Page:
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“Cultural sexism in the world is very real when you’ve lived on both sides of the coin,” says Tiq Milan, a friend of the future groom.And that cultural sexism is often more visible to trans men, because most say they find it easier to be low-disclosure than trans women.“I’m putting it together in my head, I’m like: ‘He’s gonna be one of my groomsmen, he’s gonna be one of my groomsmen,’” he points to his two friends and grins.The other men light up when they hear the news and start talking about rings, how much they cost, will it be princess cut or pear shaped? “That was one of my dreams, to get married, to be somebody’s husband, to be somebody’s father,” says one of the friends, Redd Barrett.“From when I was like 12, I used to think about that all the time.” I ask the groom-to-be how he knew his girlfriend was the one.They met at work, he says, and by the time he came out to her, they were already in love.In one previous job, he heard his boss call female colleagues “old cows” and refer to a middle-aged job applicant as “Dame Edna” after she’d left an interview.“Evidently men say things like that to each other all the time,” he says.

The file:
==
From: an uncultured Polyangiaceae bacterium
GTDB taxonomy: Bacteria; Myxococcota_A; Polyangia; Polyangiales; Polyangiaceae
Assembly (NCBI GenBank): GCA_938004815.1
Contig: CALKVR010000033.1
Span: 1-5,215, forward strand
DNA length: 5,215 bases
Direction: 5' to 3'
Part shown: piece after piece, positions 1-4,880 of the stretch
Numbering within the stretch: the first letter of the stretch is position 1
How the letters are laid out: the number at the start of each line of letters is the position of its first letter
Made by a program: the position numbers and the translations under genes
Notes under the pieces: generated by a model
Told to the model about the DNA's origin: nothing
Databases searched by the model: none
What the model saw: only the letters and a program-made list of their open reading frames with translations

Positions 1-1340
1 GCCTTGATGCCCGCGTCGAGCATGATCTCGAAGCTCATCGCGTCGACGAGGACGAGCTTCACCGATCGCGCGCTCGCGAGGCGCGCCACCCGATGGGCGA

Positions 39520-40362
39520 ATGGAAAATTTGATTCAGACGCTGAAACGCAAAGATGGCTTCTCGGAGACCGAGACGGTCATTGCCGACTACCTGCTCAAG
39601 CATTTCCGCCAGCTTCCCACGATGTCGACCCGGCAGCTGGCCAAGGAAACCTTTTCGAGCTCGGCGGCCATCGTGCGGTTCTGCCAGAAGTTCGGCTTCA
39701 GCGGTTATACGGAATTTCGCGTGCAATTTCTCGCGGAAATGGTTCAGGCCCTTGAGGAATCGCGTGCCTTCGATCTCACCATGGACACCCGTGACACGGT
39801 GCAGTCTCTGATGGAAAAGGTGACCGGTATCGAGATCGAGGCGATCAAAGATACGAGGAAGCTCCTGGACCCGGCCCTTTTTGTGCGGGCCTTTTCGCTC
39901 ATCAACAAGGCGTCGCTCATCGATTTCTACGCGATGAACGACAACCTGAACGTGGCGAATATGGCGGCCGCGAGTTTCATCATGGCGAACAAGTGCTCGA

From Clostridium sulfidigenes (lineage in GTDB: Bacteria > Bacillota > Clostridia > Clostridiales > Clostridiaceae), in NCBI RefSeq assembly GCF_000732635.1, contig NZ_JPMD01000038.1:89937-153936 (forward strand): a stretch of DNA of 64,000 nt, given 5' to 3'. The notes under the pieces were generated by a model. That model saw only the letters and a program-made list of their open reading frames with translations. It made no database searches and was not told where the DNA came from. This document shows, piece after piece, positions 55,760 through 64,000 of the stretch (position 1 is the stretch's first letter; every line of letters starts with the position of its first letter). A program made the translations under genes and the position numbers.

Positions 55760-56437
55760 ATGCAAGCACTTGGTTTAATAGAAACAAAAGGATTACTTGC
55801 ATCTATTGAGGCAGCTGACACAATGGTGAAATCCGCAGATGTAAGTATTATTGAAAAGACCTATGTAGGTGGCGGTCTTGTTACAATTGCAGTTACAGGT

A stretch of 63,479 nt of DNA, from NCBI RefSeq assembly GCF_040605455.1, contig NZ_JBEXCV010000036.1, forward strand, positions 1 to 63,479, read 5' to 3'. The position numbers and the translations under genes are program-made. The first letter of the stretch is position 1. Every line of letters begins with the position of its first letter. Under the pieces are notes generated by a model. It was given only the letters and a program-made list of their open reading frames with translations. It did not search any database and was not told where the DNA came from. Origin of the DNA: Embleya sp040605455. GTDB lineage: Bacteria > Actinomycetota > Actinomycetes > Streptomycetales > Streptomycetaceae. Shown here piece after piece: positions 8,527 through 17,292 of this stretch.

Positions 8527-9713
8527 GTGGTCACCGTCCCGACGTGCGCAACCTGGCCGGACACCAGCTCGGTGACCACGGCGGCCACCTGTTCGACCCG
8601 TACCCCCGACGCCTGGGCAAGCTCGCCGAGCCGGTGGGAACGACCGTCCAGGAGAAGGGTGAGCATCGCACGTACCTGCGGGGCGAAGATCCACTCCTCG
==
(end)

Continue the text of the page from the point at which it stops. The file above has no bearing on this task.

As soon as they came out as men, they found their missteps minimized and their successes amplified.James Ward, a lawyer in San Francisco who transitioned about six years ago, put it this way: “We have the ability to just walk through the world and not have anybody look at you twice.” One day in court, Ward and his opposing counsel were making a big request to a judge.Ward knew their question would not go over well, so he wasn’t surprised when she reprimanded both him and his opposing counsel for asking.But if they hadn’t said so, you wouldn’t have known.
Over the last three years, transgender awareness has exploded.
“I said ‘I’m trans, and you’re not gonna want me anyway,” he recalls, unable to keep the smile off his face.